For five months, Germany has labored inelegantly to forge a new government. Although a "grand coalition" between Angela Merkel's Christian Democrats (CDU) and the center-left Social Democrats (SPD) now looks likely, it's by no means a done deal until the result of a vote by SPD members is revealed on March 4
Nevertheless, in spite of Germany's current political limbo, several things are unambiguous: Merkel will be the next chancellor, even if it comes to fresh elections. And this term will be her last.
Indeed, the rudder and compass of Europe's most prominent conservative party will be up for grabs -- setting the stage for an internal party contest with implications for all of Europe and beyond.
And there are several handfuls of contenders who would like to fill her shoes.
The politics of Merkel's successor is so decisive because the CDU will run Germany for many years to come, long after Merkel's exit.
Indeed, no other party comes close to challenging the conservatives' hegemony. Their one-time rival, the SPD, is in tailspin, experiencing the same trajectory as its unhappy social democratic peers across Europe.
Moreover, Germany's Merkel-era CDU stands as a Europe-wide emblem for liberal-minded conservatism that refuses to collaborate with the xenophobic far right, in stark contrast to Austria's Christian Democrats. All of this means that Merkel's legacy hangs in the balance.
This makes the jockeying in the party for the post-Merkel era all the more momentous, which she stoked over the weekend, presenting a proposed new cabinet full of younger faces. Since Merkel has not groomed an heir, a field of contenders has emerged who will debut in the next government and party leadership.
Most of them are to the right of Merkel -- a concession to her critics on the right, certainly -- but possibly also an admission on Merkel's part that her party must change.
The defining fault line in the CDU -- a big-tent party home to constituencies ranging from neoliberals to Catholic traditionalists -- divides Merkel-style liberals, on the one hand, and traditional, nationally minded conservatives, on the other.
Among the latter are powerful critics who charge Merkel with steering the party too far to the left. They claim that she's misread the zeitgeist, which has shifted politics starkly to the right -- in Germany, in all of Europe and in the US, too -- thus exposing the party's right flank to the national populists of the far right.
Late last year, the nativist, Islamophobic Alternative for Germany (AfD) entered the Bundestag for the first time after securing 12.6 percent of the vote in Germany's federal elections. And since then, it has shot up to 15 percent in the polls.
CDU conservatives say that their party has to offer AfD voters -- some of whom peeled off from the CDU -- substantially stronger policies on migration, security and cultural values if it hopes to win them back.
Others say this only fans the far right's flames, playing straight into its hands.
Merkel's cabinet choices, including some surprises among them, are the chosen ones who will be on the national stage to prove their mettle. With the new team, Merkel has responded to critics who said the party must rejuvenate itself and that the CDU's right wing should be better represented in the government.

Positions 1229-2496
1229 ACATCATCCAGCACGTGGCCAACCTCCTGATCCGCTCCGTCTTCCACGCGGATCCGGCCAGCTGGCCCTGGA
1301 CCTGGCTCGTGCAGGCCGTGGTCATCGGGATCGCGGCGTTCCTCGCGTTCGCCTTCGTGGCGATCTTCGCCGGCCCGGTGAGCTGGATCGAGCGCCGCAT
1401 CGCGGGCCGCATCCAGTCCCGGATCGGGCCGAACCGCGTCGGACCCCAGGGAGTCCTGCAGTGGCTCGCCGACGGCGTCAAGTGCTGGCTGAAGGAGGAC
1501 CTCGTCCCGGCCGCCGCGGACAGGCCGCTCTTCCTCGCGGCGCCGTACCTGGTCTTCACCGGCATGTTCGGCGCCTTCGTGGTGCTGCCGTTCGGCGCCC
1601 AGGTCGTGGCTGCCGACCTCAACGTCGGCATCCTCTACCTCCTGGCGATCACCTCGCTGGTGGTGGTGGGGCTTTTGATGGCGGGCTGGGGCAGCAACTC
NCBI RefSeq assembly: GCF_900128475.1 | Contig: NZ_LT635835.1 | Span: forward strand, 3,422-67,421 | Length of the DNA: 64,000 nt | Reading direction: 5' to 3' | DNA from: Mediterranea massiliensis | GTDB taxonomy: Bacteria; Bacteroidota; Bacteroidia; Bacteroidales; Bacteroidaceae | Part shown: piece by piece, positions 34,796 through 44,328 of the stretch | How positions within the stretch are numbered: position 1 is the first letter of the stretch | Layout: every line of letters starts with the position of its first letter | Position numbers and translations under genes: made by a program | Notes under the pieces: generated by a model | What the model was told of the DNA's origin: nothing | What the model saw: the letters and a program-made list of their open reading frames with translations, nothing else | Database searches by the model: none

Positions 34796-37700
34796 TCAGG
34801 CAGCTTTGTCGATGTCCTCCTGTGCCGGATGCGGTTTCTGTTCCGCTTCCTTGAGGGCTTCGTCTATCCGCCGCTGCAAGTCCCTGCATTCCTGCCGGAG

Perhaps the biggest surprise is Merkel's pick for health minister, the 37-year-old Jens Spahn, an ambitious, vocal arch-conservative of the old mold, even if he is openly gay.
Spahn, in the Bundestag since his 22nd birthday, is the darling of the CDU's right, who castigate Merkel's migration policies -- among many other of her signature positions -- as an existential error for Germany.
Spahn can at times even sound like one of the AfD's rabble-rousers when he's calling for tighter security policies as a response to migration, a ban on wearing the burka in public and the rejection of dual citizenship.
Only those who underestimate Merkel -- and many have, usually to their own peril -- believe she promoted Spahn to give a conservative of his stripe a fair shot at her throne. The health ministry is known as a shark tank for the competing interests it must weigh, and the German media wonder if Spahn will be chewed up and spit out rather than shine, as conservatives hope.
All of the other newcomers are women in their 40s and early 50s.
Julia Kl-ckner, for instance, the next agriculture minister, is a smooth-talking CDU loyalist from southern Germany's wine country. She's to the right of Merkel, and not considered close to the Chancellor, but not nearly as conservative as Spahn. She, too, had unkind words for Merkel's migration policies in 2015 and 2016, which, claimed Kl-cker, cost the CDU the Rhineland-Palatinate election.
More in Merkel's image is Anja Karliczek, an unknown to most of the republic. The new education minister, a 46-year-old mother of three from Westphalia, is a conservative woman with a modern world view, much like Merkel's.
Merkel's favorite, though, could well be Annegret Kramp-Karrenbauer, the current prime minster of Germany's littlest state, Saarland, to whom Merkel handed over the CDU party leadership, a post that Merkel herself had held for 17 years. Though a devout Catholic, and culturally more traditional than Merkel, the 53-year-old Kramp-Karrenbauer is liked by the Chancellor and wowed the party by wresting Saarland from the left and expanding the CDU's majority in the 2017 vote.
This diverse and young new cabinet could prove to be Merkel's latest coup. She's been harshly taken to task in her own party for dragging it to the center. Although the CDU won the 2017 election handily, its tally was the CDU's lowest since 1949.
But now the CDU is looking to the future -- with a host of promising figures. For now, the winner is Angela Merkel.
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